/peuhr soh"neuh/, n., pl. personae /-nee/, personas.1. a person.2. personae, the characters in a play, novel, etc.3. the narrator of or a character in a literary work, sometimes identified with the author.4. (in the psychology of C. G. Jung) the mask or façade presented to satisfy the demands of the situation or the environment and not representing the inner personality of the individual; the public personality (contrasted with anima).5. a person's perceived or evident personality, as that of a well-known official, actor, or celebrity; personal image; public role.[1905-10; < L persona mask, character. See PERSON]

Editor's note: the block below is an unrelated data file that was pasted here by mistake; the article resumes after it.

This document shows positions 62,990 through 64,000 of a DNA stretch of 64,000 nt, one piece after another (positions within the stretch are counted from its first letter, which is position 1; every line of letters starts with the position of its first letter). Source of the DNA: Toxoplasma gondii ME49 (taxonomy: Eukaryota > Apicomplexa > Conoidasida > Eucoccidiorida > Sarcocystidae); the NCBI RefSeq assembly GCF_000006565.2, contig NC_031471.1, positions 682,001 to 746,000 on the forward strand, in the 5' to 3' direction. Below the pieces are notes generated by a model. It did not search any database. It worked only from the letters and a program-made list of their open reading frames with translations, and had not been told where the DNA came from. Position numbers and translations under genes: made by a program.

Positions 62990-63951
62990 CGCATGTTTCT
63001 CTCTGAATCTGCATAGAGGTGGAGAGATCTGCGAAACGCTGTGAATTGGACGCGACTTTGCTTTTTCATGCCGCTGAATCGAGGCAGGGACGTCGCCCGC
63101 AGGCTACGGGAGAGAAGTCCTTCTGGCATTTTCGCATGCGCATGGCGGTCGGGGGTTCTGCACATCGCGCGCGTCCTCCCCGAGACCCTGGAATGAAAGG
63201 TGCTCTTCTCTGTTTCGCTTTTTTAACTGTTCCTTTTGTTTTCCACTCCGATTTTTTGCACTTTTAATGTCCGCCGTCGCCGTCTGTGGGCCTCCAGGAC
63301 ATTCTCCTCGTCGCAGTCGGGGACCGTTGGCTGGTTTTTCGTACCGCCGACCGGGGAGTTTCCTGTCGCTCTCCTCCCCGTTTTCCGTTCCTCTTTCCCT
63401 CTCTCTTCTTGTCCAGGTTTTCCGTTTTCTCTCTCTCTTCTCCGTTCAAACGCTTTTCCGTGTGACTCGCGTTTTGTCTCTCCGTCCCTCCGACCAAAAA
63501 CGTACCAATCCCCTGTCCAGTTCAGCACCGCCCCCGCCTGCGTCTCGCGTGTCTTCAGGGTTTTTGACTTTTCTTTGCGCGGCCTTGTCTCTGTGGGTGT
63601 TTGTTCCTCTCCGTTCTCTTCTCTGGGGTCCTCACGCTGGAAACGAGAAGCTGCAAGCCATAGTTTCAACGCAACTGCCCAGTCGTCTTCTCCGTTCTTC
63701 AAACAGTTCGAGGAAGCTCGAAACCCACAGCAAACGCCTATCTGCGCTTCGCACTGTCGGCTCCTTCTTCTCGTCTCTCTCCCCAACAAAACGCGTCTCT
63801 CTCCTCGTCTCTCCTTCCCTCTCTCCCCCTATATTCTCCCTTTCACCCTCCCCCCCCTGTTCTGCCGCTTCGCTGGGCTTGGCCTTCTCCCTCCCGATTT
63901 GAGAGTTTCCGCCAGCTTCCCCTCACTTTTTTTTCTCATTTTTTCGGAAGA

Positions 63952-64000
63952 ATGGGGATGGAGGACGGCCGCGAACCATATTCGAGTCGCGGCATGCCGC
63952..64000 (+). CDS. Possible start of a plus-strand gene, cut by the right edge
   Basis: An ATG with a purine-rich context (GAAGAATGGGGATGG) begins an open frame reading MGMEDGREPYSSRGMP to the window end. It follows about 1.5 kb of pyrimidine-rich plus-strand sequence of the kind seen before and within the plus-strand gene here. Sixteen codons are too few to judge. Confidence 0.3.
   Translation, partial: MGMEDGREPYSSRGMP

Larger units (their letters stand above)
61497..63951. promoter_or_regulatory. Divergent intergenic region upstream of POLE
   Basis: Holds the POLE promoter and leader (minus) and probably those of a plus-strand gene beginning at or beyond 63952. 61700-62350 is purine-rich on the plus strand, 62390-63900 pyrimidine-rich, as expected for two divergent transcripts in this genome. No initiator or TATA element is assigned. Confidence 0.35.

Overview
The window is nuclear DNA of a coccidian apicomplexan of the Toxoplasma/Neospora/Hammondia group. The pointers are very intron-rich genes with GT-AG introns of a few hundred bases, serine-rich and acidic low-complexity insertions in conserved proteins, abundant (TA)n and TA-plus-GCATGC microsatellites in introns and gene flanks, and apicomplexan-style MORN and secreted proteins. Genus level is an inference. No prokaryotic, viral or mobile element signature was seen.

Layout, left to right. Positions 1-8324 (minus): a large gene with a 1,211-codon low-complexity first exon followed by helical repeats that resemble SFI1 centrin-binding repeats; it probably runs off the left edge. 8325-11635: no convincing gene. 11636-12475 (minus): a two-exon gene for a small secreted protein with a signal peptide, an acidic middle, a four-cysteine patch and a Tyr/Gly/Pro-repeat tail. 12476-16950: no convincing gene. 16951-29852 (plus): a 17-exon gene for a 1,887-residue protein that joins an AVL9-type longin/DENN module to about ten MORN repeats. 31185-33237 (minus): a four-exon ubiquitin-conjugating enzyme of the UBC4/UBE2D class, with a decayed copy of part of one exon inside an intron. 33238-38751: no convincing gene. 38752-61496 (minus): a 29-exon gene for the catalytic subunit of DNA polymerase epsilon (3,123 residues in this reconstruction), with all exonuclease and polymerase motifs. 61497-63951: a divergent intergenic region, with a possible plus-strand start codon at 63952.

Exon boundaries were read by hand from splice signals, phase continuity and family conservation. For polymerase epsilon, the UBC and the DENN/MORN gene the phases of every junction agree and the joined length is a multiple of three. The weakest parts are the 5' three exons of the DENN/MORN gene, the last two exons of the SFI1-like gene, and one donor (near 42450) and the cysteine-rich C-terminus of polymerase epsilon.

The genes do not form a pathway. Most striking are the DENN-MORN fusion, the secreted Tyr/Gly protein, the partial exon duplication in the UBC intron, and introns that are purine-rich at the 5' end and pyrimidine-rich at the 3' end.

* * *in literature, the person who is understood to be speaking (or thinking or writing) a particular work. The persona is almost invariably distinct from the author; it is the voice chosen by the author for a particular artistic purpose. The persona may be a character in the work or merely an unnamed narrator; but, insofar as the manner and style of expression in the work exhibit taste, prejudice, emotion, or other characteristics of a human personality, the work may be said to be in the voice of a persona.The term derives from the Latin persona, meaning an actor's mask, and is thus etymologically related to the term dramatis personae, designating the characters in a drama.in psychology, the personality that an individual projects to others, as differentiated from the authentic self. The term, coined by Swiss psychiatrist Carl Jung (Jung, Carl), is derived from the Latin persona, referring to the masks worn by Etruscan mimes (mime and pantomime). One of the Jungian archetypes (archetype), the persona enables an individual to interrelate with the surrounding environment by reflecting the role in life that the individual is playing. In this way one can arrive at a compromise between one's innate psychological constitution and society. Thus the persona enables the individual to adapt to society's demands.
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